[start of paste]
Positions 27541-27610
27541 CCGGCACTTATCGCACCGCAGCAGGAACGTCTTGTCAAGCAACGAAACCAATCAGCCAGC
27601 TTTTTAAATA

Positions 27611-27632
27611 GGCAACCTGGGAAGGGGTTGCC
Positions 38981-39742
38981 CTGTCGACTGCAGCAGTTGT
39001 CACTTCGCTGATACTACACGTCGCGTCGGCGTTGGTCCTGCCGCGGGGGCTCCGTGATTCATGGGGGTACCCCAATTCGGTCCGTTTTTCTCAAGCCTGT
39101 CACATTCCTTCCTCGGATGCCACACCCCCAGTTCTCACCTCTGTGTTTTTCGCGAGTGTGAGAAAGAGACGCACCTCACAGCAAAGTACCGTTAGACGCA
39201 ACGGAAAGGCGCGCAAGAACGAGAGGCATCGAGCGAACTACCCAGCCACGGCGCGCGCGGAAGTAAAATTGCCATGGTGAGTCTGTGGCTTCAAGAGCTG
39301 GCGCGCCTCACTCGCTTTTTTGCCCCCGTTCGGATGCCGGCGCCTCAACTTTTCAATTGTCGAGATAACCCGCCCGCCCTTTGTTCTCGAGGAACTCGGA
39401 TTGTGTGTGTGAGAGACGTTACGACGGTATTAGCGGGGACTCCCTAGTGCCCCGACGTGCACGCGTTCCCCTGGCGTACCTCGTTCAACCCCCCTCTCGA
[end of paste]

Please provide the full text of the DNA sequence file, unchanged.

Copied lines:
Positions 27541-27610
27541 CCGGCACTTATCGCACCGCAGCAGGAACGTCTTGTCAAGCAACGAAACCAATCAGCCAGC
27601 TTTTTAAATA

Positions 27611-27632
27611 GGCAACCTGGGAAGGGGTTGCC
Positions 38981-39742
38981 CTGTCGACTGCAGCAGTTGT
39001 CACTTCGCTGATACTACACGTCGCGTCGGCGTTGGTCCTGCCGCGGGGGCTCCGTGATTCATGGGGGTACCCCAATTCGGTCCGTTTTTCTCAAGCCTGT
39101 CACATTCCTTCCTCGGATGCCACACCCCCAGTTCTCACCTCTGTGTTTTTCGCGAGTGTGAGAAAGAGACGCACCTCACAGCAAAGTACCGTTAGACGCA
39201 ACGGAAAGGCGCGCAAGAACGAGAGGCATCGAGCGAACTACCCAGCCACGGCGCGCGCGGAAGTAAAATTGCCATGGTGAGTCTGTGGCTTCAAGAGCTG
39301 GCGCGCCTCACTCGCTTTTTTGCCCCCGTTCGGATGCCGGCGCCTCAACTTTTCAATTGTCGAGATAACCCGCCCGCCCTTTGTTCTCGAGGAACTCGGA
39401 TTGTGTGTGTGAGAGACGTTACGACGGTATTAGCGGGGACTCCCTAGTGCCCCGACGTGCACGCGTTCCCCTGGCGTACCTCGTTCAACCCCCCTCTCGA